“[…]This is not the way the world’s supposed to be.”
The Chant is one of those bands one would wish to be more famous and to get what they deserve. The finns started playing in 1999 and they have released four albums to this date. The fourth album was released in 2014 by Lifeforce Records and contains 9 tracks.
New Haven is a so well worked album, which makes it their preeminent one.
What makes this album different than its predecessor is a darker atmosphere and heavier sounds that contrast with beautiful melodies crowded with the deepest feelings. The band is used to these kind of elements and we’ve witnessed it throughout the albums, however, it is even more evident in New Haven.
During the nine songs, they show us an almost perfect balance between diverse sounds and lyrics that fit pretty well, resulting in a submergence of emotions.
The introductory and heaviest song on the album, ‘Earthen‘ starts with a powerful drum section by Roope Sivén and a nice guitar work by Jussi Hämäläinen and Kimmo Tukiainen. The song goes into an interlude that leaves us with a “tense calm” sensation before blasting off the last chorus. The band made a good decision by setting this as the first song. Maybe people not used to listen to a style such as the one this band has may catch the attention for the whole album.
Second song ‘Minotaur‘ is a track marked by uncertainty. Mari Jämbäck did a great job on the keyboards, often goes unnoticed on this track. Personally, I think this song contains one of the best lyrics on this album.
The band released an official video for this song that was filmed and edited by Samppa Fjäder, assisted by Pekka Loponen and Kimmo Tukiainen. The video has simplistic takes, and it’s not very elaborate, still, fitting on the style.
‘Playwright‘ is the name of the third track. Seven minutes and fifty-six seconds of pure melancholy. A series of different vocal resources are used here: well planned choruses, a ‘narrative’ style that makes the idea of the band to stand out and finally, high notes on a second layer of the music line introducing a guitar solo, ending the track ‘in resignation’.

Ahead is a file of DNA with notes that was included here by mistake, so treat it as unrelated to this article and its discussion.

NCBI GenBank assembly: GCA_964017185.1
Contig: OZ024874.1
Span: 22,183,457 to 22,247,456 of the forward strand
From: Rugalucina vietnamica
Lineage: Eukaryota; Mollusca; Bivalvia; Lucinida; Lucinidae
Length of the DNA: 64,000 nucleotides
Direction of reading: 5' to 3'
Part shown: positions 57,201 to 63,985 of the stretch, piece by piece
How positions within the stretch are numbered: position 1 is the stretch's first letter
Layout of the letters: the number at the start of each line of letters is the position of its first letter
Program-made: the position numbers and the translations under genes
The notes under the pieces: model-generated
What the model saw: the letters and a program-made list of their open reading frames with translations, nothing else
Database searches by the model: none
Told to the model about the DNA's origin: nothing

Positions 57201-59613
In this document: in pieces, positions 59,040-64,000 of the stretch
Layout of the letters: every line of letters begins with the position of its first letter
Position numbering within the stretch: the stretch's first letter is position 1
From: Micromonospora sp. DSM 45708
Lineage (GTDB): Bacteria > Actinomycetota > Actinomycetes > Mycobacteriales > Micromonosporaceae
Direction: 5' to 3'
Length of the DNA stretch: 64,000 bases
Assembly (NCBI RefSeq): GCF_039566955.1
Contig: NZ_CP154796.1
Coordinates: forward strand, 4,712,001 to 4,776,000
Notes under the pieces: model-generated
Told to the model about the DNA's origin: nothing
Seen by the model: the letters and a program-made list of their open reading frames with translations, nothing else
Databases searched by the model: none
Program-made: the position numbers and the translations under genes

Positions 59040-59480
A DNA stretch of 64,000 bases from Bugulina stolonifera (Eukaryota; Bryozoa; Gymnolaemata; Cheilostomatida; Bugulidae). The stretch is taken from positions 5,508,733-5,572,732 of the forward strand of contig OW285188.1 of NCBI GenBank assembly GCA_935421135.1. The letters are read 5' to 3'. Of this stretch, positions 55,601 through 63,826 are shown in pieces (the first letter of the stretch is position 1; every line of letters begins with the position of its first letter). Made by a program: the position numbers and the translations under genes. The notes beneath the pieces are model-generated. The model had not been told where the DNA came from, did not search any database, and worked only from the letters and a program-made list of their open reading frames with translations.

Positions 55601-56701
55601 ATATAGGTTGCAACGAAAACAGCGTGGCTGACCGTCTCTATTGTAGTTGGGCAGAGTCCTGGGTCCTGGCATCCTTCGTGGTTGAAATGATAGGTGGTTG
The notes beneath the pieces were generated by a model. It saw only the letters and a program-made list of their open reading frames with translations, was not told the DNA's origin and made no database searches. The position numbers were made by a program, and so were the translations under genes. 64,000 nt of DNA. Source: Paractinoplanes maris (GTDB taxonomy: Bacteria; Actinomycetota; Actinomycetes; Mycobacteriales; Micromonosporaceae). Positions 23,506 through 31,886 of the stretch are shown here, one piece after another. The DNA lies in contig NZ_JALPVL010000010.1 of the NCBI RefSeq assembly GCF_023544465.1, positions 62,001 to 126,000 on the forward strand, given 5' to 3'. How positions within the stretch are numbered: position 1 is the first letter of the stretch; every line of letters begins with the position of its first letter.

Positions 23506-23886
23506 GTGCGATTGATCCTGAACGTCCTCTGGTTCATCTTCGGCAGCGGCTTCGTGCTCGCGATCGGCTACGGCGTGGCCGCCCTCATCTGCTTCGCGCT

‘Falling Kind‘. Here we must highlight Markus Forsström’s bassline: simple but effective. This fourth song is my personal favorite. Perhaps this is the most balanced between the atmospheric rock and a little heavier touch.
Coming up next is ‘Drifter‘, that together with ‘Playwright‘ are the gloomiest tracks on the record. Six minutes and twenty-three seconds may be a little too much for some people out there. The song is marked by slow-tempos, a sad feeling and a lullaby-like ending.
Sixth song, ‘Could Symmetry‘ contains minimalistic lyrics that somehow produces some kind of comfort in their meaning. The iteration of harmonious interludes and then powerful choruses incorporating the use of synthesizers creates a fantastic sound variation.
Track number 7, ‘Until We Witness It‘, could perhaps be the weakest song on the album: repetitive elements that don’t produce much to our ears. But who knows? Maybe it’s a matter of personal taste…
Penultimate song ‘Come To Pass‘ really recalls the band’s name. Beautiful chants decorate this final passage, closing the album with a touching track. Even though this is the longest song on New Haven, you can’t really get tired or bored of it.
‘Sun Below‘ is a catchy digital only bonus track. Nothing really differs from the previous songs with respect to the style and structure of the song.
‘New Haven‘ is by far my personal favorite The Chant‘s album (without dis-prizing previous works). The band really reached the top of their performance and they have found their true sound, something which can be confirmed by listening to their new tracks.
We’ll anxiously wait for further productions. A band that truly deserves more attention yet because of the not so popular style, their reach to listeners may be unfortunately limited.